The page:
Yesterday morning I sent Some Guy In Paris the following message:
At the risk of sounding like your mother: “Ring your mother. It’s Mother’s Day”. Although, if I was *really* going to sound like your mother, I’d have to say “Ring me. It’s Mother’s Day”. But then I’d have to add that you don’t actually have to ring me [the NDM] but your actual mum. BECAUSE IT’S MOTHER’S DAY.
What some people might regard as out-and-out harassment, I consider to be a gentle nudge of sorts. Having spent years living “abroad” (darling), where Mothers Day was celebrated on a different date from Australia or, worse still, not celebrated at all, I often missed it altogether. A reminder, like the one I gave Some Guy Living In Paris, would have been much appreciated, if just a teensy weensy bit annoying.
Now that my children are “in the system”, I’m on Cruise Control. I’ve got the teachers priming my children and weeks of the furtive whispering of “Plans” (always done in that Stage Whisper-kind of way where you could hear from the back of His Majesty’s) and the not-very-successful concealment of large packages behind the back to remind me that Mother’s Day is indeed a-comin’.
In fact, last week Mr Justice just came out and asked me directly for money to buy something at the school’s Mother’s Day Stall. I decided to overlook any etiquette issues inherent in asking for money to buy a gift for the person you’re asking money from and gave him $5.
“Oh, $2 is enough,” he replied.
“Why don’t you take $5 just in case $2 is not enough,” I said, hopefully.
“Oh, no it’s okay. I saw something for $2 that I want to buy you,” he insisted. But I put $5 in his school bag “just in case”.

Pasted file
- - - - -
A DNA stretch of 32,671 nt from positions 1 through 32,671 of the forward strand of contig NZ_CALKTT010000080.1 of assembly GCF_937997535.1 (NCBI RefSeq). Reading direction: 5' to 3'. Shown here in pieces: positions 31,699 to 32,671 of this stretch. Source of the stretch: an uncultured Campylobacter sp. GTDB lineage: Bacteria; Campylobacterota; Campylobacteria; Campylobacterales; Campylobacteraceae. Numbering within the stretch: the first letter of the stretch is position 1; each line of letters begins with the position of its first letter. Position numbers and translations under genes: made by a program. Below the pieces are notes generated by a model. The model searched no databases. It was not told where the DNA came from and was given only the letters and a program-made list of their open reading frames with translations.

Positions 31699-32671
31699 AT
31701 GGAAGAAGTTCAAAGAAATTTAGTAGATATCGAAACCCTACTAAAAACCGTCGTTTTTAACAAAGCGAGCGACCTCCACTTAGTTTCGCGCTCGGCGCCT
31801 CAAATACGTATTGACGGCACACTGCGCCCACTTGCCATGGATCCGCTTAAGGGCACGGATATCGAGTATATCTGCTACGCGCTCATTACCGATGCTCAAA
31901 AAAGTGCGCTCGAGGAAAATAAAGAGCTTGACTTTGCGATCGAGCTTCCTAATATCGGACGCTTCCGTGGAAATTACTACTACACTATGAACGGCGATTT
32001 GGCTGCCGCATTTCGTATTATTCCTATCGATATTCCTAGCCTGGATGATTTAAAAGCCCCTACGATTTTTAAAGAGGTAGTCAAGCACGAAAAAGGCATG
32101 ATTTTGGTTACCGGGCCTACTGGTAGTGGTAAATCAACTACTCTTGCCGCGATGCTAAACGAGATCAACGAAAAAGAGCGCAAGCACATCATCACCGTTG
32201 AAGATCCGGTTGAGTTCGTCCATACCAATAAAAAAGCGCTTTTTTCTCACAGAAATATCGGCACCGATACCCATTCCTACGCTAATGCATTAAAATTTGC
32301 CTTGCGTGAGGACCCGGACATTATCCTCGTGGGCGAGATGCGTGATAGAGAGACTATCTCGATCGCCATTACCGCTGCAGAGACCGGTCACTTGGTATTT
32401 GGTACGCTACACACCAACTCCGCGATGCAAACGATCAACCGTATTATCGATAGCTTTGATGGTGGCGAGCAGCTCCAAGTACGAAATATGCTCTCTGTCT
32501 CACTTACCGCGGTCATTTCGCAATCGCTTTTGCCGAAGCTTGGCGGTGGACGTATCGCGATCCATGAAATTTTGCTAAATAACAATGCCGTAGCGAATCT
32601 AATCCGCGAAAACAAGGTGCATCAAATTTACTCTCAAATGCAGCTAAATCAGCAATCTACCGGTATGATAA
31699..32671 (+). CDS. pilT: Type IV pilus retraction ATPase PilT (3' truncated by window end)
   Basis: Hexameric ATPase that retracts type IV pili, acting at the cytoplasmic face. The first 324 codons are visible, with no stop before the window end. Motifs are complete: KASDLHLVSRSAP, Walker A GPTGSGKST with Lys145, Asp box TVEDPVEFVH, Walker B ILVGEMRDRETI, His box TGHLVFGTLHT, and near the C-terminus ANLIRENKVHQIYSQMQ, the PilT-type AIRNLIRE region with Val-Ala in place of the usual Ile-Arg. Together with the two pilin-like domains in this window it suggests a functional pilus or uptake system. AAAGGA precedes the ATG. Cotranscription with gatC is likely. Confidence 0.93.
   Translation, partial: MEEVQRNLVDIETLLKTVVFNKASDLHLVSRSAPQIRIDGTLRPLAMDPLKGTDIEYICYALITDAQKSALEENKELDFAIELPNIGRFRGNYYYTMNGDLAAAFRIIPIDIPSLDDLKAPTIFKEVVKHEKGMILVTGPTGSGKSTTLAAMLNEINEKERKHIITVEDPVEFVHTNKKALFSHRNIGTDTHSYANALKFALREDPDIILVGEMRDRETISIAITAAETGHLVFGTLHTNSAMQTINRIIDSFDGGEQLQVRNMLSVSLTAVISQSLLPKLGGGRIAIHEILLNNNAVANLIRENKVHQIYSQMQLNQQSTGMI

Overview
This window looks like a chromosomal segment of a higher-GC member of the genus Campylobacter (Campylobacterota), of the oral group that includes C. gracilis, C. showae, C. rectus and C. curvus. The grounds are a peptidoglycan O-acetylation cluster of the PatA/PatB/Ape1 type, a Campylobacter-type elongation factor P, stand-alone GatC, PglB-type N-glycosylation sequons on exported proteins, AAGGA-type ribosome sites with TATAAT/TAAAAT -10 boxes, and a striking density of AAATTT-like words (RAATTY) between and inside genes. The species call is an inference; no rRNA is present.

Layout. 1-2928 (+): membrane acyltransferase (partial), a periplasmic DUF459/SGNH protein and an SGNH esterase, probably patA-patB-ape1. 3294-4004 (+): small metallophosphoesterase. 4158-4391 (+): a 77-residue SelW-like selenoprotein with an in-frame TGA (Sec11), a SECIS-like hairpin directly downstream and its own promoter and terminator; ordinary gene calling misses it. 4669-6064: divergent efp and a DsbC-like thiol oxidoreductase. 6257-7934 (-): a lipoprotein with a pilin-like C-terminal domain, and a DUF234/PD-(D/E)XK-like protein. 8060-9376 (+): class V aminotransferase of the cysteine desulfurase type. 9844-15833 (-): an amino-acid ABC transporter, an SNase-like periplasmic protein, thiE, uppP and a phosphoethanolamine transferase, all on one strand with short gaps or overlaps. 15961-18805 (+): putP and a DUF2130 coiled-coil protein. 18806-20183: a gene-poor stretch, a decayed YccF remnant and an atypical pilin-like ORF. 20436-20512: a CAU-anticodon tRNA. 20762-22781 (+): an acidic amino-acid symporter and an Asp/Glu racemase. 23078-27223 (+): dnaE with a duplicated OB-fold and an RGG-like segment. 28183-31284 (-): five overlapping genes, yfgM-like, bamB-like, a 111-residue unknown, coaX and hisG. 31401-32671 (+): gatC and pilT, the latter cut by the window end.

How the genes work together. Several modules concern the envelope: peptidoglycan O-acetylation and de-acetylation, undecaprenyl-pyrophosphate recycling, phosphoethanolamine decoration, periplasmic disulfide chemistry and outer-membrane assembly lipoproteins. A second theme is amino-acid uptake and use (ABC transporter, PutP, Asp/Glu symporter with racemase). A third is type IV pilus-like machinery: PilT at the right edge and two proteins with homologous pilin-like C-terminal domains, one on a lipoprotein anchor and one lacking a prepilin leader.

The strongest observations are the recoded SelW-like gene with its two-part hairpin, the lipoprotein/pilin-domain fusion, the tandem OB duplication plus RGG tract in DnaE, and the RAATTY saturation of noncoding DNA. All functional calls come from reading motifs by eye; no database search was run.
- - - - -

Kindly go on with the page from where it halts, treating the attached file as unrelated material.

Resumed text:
Cut to: Mother’s Day when I open a lavender-scented candle set, which he handed to me, explaining how he’d wanted to – but been unable to – buy a “special super-strong light so you can still read a book when there is a power cut!!”, which might just well be an angle the makers of the Itty Bitty Book Light might like to explore with their marketing plan.
My husband gave the candle pride of place in the bedroom until I pointed out it was an anti-aphrodisiac. At which point he swiftly snuffed it out and spirited it away to take pride of place in the toilet.
In any case, Mr Justice had planned Mother’s Day very carefully – his schedule of events, which I found carefully hidden in one of my recipe books, read:
1. Cake 2.00PM
2. Song: Happy Mother’s Day to you! 7:00AM
3. Flowers 7.01AM
4. Realax 5:30PM
5. Roast Dinner 5.40PM
6. Card 7.01PM
I don’t know about anyone else but I particularly like the fact that there is a whole 10 minutes allocated for “realax” before the roast dinner is served. Considering how much time I usually get for relaxing it was at least realistic.
As it turned out, not much went to schedule on the day itself. The three children did sing “Happy Mother’s Day to you…” but neither the cake nor the flowers transpired and the “roast dinner” got downgraded to a barbeque. However, I managed to milk that relaxation period for more than ten minutes, I can tell you.
In my humble opinion, it would seem that the whole point of “Mothering Sunday” (as it is known in some parts of the world) is to do as little mothering as you can get away with. And for one day of the year, I think that is entirely acceptable. But perhaps not to the point you find yourself drunk at 7:30PM at night, on twitter, gibbering about dead cats. But that’s a story for another day.
To all the Mothers Of The World who are doing a sometimes difficult, often underrated and always important job: hope you all got a chance to sit back, “realax” and be spoilt. Happy Mother’s Day.